There's a good chance that you're tired of hearing about high failure rates for small businesses. To come this far, you have beaten the odds, defied conventions and piloted around the naysayers many times over. Above it all, you found a way to maintain your enthusiasm and get up every day to do it all over again.
In that case, here's some good news for you. U.S. business failure rates have been declining over the past few decades. Entrepreneur magazine identified one of the major reasons for that is “smarter small business owners.”
Take a moment to congratulate yourself, but only a moment. Then it's time to get back to work and avoid these common mistakes.
Failure to Plan
Energy can only get you so far if you don't have a plan. To smooth out the spikes and troughs of revenue streams, you'll need to devote resources to planning, including a business plan, a financial plan, a marketing plan and a strategic growth plan. Those who don't plan end up reacting - which is a sure pathway to falling behind.
At first, co-mingling of accounts was inevitable because your business was your life. The mistake is letting that situation go on too long. You have to maintain separate bank and credit accounts for your business. Every tax accountant will tell you that it has to happen sooner or later; and the sooner the better. The bigger lesson here is that it's rarely a good idea to handle tax issues yourself. You can't be an expert in your own business and in the changing tax codes. Tax professionals are worth the investment for the peace of mind alone.
One of the top reasons businesses close their doors, even profitable businesses with plenty of customers, is that they simply run out of cash. Get help putting together detailed cash flow statements that include dates, reliability scores for accounts receivable, and failover cushions in case things don't go as planned. When a client or customer misses a payment, it can trigger a financial cascade with devastating consequences. Don't be surprised. Keep an eye on your cash.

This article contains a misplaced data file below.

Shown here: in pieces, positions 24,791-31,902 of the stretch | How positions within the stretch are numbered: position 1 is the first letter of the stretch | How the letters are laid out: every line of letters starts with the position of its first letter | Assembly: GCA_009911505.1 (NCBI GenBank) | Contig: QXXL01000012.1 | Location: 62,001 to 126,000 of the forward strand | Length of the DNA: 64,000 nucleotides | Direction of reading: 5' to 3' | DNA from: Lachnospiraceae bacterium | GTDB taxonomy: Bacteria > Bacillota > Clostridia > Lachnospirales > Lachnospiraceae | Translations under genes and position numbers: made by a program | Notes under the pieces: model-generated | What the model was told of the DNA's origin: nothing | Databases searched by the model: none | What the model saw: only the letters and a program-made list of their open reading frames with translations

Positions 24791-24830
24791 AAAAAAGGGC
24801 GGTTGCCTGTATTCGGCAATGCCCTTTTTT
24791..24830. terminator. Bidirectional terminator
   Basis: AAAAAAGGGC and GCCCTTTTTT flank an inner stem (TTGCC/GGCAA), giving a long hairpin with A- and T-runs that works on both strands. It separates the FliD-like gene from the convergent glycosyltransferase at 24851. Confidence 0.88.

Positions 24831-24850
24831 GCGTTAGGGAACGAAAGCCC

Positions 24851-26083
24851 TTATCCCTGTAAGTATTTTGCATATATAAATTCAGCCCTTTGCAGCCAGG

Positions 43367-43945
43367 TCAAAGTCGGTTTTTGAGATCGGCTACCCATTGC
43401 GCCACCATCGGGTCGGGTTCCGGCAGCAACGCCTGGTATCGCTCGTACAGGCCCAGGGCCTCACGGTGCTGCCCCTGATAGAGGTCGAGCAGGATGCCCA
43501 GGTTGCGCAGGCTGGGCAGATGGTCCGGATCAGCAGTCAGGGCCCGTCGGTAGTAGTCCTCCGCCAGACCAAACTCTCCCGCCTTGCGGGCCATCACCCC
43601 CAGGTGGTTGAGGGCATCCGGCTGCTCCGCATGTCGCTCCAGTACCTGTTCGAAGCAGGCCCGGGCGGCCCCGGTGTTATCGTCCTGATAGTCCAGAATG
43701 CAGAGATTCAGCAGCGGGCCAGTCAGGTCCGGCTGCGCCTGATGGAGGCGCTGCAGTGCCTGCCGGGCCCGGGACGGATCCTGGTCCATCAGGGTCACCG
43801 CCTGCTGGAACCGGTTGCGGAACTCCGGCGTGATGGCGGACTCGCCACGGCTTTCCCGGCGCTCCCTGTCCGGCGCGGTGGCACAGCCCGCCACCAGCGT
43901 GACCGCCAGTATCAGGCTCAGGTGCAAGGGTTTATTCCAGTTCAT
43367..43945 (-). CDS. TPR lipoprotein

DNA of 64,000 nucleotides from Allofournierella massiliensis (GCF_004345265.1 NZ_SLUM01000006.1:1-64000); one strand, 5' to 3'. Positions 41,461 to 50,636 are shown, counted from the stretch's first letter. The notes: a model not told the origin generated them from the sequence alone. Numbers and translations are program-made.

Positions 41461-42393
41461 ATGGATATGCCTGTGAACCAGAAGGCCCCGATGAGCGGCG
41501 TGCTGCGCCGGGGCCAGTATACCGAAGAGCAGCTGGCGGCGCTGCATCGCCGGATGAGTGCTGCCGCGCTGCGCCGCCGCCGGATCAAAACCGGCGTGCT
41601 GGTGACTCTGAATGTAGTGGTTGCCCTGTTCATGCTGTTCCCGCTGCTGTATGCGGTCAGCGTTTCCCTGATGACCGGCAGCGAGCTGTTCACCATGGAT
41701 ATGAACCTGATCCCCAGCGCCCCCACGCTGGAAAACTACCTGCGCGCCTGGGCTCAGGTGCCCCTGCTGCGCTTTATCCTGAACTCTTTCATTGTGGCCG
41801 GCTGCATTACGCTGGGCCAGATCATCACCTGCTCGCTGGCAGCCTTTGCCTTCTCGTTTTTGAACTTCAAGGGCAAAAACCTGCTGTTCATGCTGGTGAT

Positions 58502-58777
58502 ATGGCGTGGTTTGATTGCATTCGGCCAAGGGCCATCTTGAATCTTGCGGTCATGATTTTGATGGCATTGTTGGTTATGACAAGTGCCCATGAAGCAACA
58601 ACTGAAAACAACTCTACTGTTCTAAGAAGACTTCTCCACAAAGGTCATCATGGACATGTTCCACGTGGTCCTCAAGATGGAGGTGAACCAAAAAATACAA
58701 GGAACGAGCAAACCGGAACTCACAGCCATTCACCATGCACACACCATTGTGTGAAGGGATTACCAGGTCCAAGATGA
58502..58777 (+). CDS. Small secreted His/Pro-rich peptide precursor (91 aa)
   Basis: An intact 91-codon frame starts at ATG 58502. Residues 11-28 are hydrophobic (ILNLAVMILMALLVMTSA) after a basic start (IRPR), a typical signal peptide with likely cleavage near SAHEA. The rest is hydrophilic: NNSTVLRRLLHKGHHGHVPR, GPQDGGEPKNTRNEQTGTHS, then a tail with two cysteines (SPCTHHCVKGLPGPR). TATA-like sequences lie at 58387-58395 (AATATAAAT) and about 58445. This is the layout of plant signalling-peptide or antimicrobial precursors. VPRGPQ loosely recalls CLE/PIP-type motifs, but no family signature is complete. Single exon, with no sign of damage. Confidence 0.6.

Missing the Market
If you run a gas station or a nail salon, your location may be the biggest factor in your success (or at least survival). For most other types of businesses, you need to stake out a distinctive position. Being merely normal is fatal. Read “Positioning: The Battle for Your Mind” by Al Ries and Jack Trout. Be the company that others have to react to.
Killing with Kindness
After working so hard to sell the business to everyone you meet, it can be difficult to shift gears and fire someone who's working for you. Many small business owners just can't do it, so they end up holding on to bad employees. Wayne Rivers of the Family Business Institute calls this the “one common, virtually universal mistake small- and family-business owners make.” Bad performers hurt everyone else on the staff. Take care of your business and do the right thing.
In case you are wondering about how small business owners became so smart recently, the most likely answer is the internet. Business advice in blogs like the one you are reading now have democratized information and made it easier to learn from the mistakes of others. Wisdom is the ability to apply old information to new situations in original ways and wisdom like that will put the odds in your favor.
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Note: This content is accurate as of the date published above and is subject to change. Please seek professional advice before acting on any matter contained in this article.